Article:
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How much is too much?

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I room with my brother. We combined our video game collections. I'm currently collecting for 2600, Intellivision, and dabble in other systems. But, between us, we have 23 systems and over 1500 games, not including handhelds. We also collect other things, like comics, action figures, etc. We have cut back on our buying, and only buy what we like, instead of every thing and anything. A few years ago, we did purge our collections and sold off the items that we bought way back when that sat in closets for years. So, my question is, when does it get to a point where its just too much? Or, will it ever get to that point?

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I room with my brother. We combined our video game collections. I'm currently collecting for 2600, Intellivision, and dabble in other systems. But, between us, we have 23 systems and over 1500 games, not including handhelds. We also collect other things, like comics, action figures, etc. We have cut back on our buying, and only buy what we like, instead of every thing and anything. A few years ago, we did purge our collections and sold off the items that we bought way back when that sat in closets for years. So, my question is, when does it get to a point where its just too much? Or, will it ever get to that point?

Oh it gets there!

 

Im a balancer now, sell some things to buy other things. Selling video games now and buying board games. Not really the one that come to most peoples mindset Games like Field Commander Napoléon, Elder Signs, Dragonfire, Power Grid, Todays Target, Consulting Detective Sherlock Holmes, Village Crone etc. Picked up two more today (Tiger Leader and Cargo Noir) to add to the collection.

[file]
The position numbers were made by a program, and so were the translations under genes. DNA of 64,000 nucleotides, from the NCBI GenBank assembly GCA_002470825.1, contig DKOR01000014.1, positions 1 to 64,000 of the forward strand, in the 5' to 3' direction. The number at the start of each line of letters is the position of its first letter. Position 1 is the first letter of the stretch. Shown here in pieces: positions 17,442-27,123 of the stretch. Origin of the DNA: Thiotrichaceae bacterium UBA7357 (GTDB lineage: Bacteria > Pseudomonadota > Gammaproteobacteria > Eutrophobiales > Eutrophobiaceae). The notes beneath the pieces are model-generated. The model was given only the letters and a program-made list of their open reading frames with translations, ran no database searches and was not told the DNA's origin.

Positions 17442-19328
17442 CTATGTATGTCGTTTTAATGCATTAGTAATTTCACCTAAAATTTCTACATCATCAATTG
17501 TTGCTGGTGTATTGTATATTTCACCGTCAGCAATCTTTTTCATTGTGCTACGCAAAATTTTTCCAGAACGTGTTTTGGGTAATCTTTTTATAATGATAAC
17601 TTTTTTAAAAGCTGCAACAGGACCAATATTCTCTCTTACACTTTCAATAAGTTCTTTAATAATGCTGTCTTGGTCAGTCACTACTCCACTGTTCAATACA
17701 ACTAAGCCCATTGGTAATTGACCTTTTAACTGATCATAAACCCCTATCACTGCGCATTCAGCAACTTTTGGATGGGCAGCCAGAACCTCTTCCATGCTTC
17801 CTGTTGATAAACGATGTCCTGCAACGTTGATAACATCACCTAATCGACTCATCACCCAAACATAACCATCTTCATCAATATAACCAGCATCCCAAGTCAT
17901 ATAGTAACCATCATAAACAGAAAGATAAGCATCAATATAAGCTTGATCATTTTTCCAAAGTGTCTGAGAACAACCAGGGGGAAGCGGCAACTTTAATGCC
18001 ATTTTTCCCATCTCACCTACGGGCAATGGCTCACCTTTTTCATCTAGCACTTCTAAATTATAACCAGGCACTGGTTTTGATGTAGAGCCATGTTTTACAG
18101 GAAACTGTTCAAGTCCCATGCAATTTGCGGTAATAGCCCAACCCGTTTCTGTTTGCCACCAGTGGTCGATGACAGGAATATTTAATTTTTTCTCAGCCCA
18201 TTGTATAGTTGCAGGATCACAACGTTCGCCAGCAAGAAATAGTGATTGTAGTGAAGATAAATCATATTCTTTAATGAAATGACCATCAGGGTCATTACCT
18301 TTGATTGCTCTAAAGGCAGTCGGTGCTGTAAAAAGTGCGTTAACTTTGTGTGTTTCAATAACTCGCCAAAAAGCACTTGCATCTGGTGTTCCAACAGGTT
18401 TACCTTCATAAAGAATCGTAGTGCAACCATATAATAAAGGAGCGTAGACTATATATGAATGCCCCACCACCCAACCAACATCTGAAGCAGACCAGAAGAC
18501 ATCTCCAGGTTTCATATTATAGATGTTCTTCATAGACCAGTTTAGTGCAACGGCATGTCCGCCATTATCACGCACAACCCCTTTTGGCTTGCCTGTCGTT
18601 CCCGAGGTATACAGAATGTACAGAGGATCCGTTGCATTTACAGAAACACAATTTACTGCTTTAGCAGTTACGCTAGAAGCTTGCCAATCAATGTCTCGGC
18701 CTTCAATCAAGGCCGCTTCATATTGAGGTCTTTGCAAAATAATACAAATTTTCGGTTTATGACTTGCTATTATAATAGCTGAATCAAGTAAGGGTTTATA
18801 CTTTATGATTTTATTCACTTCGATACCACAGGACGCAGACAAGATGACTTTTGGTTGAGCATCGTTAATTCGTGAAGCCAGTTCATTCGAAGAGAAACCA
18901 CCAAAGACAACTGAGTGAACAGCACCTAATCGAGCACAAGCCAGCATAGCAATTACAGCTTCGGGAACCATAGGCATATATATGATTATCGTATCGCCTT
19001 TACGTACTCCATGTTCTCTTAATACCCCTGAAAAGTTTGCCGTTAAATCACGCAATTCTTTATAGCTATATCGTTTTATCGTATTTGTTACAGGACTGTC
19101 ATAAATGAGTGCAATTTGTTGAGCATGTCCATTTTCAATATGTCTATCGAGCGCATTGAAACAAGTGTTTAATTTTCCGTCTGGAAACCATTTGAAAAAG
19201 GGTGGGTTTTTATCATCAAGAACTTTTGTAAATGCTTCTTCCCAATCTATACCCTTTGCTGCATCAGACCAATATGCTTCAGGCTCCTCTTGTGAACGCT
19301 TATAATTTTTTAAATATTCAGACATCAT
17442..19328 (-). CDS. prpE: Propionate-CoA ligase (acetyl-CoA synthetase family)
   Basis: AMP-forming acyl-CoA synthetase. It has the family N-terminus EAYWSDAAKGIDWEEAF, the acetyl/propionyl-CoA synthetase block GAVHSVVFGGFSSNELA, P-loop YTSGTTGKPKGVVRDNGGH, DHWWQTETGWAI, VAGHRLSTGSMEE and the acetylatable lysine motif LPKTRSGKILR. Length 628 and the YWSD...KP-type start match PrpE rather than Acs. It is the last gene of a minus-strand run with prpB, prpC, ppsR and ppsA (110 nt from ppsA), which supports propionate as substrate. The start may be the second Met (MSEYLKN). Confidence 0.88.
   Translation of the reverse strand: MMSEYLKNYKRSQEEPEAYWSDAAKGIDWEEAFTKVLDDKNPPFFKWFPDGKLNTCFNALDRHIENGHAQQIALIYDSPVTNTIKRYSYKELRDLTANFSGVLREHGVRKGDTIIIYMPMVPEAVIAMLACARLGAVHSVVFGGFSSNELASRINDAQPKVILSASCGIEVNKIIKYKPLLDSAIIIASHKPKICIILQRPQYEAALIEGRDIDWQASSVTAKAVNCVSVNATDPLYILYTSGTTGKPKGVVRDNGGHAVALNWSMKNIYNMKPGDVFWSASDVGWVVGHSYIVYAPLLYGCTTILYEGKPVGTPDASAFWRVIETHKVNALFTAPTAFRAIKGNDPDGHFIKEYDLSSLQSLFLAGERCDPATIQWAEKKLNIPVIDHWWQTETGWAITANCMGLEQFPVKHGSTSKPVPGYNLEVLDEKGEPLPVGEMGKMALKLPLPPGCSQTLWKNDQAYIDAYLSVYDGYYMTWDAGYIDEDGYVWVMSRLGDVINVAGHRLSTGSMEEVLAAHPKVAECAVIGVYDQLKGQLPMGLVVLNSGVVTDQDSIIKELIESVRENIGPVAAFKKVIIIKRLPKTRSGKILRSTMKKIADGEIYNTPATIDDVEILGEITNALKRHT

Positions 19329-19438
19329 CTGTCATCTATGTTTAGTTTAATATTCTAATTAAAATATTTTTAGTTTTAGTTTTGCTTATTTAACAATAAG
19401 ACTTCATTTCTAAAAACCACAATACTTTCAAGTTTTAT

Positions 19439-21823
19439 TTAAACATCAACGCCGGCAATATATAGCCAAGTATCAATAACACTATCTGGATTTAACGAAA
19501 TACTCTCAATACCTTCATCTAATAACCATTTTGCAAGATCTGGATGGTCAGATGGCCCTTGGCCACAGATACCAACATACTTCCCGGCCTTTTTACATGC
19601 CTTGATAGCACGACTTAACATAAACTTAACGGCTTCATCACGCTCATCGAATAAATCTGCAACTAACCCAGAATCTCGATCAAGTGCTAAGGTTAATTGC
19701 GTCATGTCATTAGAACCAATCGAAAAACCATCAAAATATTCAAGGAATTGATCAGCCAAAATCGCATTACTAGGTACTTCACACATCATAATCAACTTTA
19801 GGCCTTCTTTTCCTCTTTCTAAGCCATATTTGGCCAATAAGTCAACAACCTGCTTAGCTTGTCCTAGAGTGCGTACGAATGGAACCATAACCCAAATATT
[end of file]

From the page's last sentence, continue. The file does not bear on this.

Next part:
With the advancement in solo playable Wargames and boardgame (many many of the modern games play solo wonderfully) Its a addicting hobby! Heck a bunch of todays games are designed for solo play only.

 

2vk0zmh.jpg

 

These two link together, the 2600 cart is for size comparison.

 

So its video games, baseball cards, comics, board games and toy soldiers for me. At this point Im winding down on all of them. Just a few baseball cards yearly and some more Wargames For me ;0

Edited by RugglesTx
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I room with my brother. We combined our video game collections. I'm currently collecting for 2600, Intellivision, and dabble in other systems. But, between us, we have 23 systems and over 1500 games, not including handhelds. We also collect other things, like comics, action figures, etc. We have cut back on our buying, and only buy what we like, instead of every thing and anything. A few years ago, we did purge our collections and sold off the items that we bought way back when that sat in closets for years. So, my question is, when does it get to a point where its just too much? Or, will it ever get to that point?